celebratory full English breakfast with extra black pudding
Costing more than the entire week's budget!
It's day two of the El Reg Quid-a-Day Nosh Posse's Live Below the Line challenge, so let's see how our intrepid members are getting along on just £1 per day for food. First up, we haven't had a chance yet to consider Chris Winpenny's complete cornucopious stockpile, some of which we've already seen... Chris's initial stash of …
Costing more than the entire week's budget!
And where do you get proper bacon from, south of the Pyrenees?
Keep the lapsang in his manbag?
I don't know. But he ought to treasure them, because a quick and possibly careless analysis suggests that the milk & tea bags consumed 18% of his budget but delivered only 6% of the energy content, so that's an expensive luxury that's cost him the thick end of an additional 2,500 kcal. Tomatoes are another expensive luxury, using 5% of the budget for 1% of the energy content, or another 1,500 kcal.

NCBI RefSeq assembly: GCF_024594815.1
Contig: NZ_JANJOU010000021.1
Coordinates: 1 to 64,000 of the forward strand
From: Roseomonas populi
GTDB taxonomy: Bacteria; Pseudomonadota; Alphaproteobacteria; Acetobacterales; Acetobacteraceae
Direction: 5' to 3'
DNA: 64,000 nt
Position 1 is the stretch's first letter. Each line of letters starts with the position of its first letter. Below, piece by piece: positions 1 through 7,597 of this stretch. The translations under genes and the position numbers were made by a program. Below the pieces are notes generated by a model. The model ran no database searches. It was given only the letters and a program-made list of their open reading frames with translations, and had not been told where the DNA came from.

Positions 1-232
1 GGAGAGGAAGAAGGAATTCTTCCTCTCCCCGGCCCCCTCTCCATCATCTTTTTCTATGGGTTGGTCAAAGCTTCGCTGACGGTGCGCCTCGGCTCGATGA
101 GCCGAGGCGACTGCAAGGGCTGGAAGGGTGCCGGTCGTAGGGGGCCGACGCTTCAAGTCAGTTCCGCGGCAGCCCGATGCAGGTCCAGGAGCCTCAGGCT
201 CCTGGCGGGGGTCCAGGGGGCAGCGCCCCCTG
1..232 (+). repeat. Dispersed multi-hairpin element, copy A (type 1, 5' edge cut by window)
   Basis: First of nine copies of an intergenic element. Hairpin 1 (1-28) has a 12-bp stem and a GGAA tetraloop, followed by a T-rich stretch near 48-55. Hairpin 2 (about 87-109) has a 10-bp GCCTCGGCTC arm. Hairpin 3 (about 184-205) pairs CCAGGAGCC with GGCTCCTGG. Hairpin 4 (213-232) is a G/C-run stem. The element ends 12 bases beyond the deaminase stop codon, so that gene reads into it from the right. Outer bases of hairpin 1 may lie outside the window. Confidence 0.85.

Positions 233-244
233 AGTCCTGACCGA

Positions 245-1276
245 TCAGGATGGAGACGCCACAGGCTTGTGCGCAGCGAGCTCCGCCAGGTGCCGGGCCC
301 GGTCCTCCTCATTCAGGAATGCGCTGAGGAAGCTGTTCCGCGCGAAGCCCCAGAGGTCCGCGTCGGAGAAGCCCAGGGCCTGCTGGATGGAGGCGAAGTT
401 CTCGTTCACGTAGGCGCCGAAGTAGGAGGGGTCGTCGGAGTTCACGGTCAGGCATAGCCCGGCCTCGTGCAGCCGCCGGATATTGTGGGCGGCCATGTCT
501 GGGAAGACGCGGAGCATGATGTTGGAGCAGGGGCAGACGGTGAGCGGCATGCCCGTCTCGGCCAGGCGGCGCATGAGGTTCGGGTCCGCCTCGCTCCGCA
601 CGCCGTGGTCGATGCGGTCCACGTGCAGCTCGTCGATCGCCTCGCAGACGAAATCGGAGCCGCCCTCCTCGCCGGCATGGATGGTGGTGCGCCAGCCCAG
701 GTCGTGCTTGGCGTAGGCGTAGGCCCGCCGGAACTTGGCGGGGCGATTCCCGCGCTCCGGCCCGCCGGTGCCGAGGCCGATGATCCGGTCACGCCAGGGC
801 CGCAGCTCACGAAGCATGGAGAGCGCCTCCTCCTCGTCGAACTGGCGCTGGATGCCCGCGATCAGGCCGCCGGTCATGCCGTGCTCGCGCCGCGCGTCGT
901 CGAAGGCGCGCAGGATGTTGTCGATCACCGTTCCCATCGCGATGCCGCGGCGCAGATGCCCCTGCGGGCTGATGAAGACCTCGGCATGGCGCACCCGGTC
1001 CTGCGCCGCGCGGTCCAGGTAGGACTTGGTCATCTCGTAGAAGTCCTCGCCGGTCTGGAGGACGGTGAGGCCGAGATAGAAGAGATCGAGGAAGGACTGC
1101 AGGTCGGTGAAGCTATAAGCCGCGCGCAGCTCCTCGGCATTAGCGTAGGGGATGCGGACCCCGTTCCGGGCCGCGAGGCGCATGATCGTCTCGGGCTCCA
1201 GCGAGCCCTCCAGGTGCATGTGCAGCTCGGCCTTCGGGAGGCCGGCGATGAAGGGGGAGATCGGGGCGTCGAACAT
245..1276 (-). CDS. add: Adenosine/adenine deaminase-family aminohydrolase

If he'd swapped the milky tea and the toms for extra rice, oats, pasta or pulses then he'd be looking at around 2,000 kcal per day rather than the 1,500 he's committed to.
It's not all about calories. Nutrients and minerals and vitamins and so on are important. And 1500 calories is hardly a starvation diet, assuming you leave a fairly sedentary life.
IT workers and PhD students writing up.....?
"It's not all about calories. "
It is when the challenge is to eat for a week on a fiver.
In a comment on a related article I suggested next year's challenge could be the cheapest nutritionally balanced diet that somebody could subsist on, I suspect that involves quite a lot more planning.